A High Price to Pay
February 2012 by Chris RalphOver the last several months, starting from before I left for Australia, I’ve been working on getting all the 2011 paperwork done for my mining claims. I will admit that some parts of the paperwork I let go until only a week or two before the due date.
The biggest obstacle is that like many streams on the Kenai Peninsula, high water during the summer months from snow melt and rain can make dredging nearly impossible. The best dredging is in the colder months of the year.
Most gold-bearing veins in this region are controlled by fractures associated with the Melones Fault, a late Cretaceous structure that is 108 to 127 million years old.
Improper sampling techniques lead to more avoidable heartache than almost anything else in micro mining.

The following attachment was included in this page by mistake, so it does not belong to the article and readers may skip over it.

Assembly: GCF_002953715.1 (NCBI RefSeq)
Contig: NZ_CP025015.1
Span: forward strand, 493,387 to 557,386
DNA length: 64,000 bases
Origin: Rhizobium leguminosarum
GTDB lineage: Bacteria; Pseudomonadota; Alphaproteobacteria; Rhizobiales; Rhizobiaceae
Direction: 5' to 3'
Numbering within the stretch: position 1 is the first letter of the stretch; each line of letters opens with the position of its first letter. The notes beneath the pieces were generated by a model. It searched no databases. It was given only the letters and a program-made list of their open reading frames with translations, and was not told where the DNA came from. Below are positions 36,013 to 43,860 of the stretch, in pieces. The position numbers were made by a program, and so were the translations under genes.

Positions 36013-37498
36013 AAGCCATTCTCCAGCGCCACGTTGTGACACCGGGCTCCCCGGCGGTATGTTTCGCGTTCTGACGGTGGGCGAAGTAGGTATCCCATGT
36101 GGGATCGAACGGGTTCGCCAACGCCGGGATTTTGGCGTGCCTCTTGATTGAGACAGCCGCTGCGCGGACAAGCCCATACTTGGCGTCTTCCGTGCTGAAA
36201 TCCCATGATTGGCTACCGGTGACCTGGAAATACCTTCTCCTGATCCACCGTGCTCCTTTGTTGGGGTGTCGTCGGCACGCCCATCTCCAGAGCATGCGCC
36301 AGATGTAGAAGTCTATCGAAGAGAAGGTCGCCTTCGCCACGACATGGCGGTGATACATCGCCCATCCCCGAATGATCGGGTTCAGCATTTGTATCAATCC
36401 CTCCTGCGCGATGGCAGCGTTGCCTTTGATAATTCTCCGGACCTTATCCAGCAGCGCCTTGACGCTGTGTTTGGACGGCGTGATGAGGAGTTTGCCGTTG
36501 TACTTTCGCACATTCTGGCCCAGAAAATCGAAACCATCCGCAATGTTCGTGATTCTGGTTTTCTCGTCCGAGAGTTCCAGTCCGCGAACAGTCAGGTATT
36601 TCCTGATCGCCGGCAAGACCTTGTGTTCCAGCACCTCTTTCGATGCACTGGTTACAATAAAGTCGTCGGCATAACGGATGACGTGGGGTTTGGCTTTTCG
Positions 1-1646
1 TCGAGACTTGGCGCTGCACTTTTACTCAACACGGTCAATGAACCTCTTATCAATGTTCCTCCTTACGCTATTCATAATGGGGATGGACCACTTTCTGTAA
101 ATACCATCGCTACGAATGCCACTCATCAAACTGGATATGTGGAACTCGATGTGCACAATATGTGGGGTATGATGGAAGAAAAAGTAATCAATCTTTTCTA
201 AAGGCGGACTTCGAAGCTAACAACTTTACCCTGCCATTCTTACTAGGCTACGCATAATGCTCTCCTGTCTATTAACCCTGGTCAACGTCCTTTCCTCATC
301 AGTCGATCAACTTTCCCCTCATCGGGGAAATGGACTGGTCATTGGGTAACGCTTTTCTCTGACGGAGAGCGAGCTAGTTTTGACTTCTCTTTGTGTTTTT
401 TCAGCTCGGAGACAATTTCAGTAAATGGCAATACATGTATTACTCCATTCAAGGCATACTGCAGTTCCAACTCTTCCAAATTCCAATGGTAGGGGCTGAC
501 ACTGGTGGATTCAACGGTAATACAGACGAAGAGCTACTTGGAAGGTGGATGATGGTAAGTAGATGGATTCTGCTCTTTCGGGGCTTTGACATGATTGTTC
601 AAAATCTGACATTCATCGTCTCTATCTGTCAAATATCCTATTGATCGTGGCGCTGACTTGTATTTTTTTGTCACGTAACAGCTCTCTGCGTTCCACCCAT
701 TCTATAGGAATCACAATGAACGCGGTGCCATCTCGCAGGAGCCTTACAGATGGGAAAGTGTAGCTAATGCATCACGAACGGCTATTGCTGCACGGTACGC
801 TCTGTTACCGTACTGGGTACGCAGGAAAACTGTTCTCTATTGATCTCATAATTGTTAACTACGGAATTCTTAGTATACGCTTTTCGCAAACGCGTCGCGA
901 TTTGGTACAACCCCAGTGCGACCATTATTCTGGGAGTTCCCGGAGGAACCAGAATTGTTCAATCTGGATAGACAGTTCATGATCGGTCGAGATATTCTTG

Father’s Day in Australia was on September 2, and it’s a day a group of miners from “down under” won’t soon forget.
“Wealth beyond your wildest imagination.” Those were the words that were used to inform me of how much gold was in a paleo channel that exists beneath the present channel of the Similkameen River in the State of Washington; words that have echoed in my mind for the past sixteen years.
...your sampling procedures should not be designed to catch gold your mining technique will never recover.
...I decided to excavate the semi-frozen high-bank that was resting on a soft shale bedrock footing. Within three feet, I encountered an intrusive!
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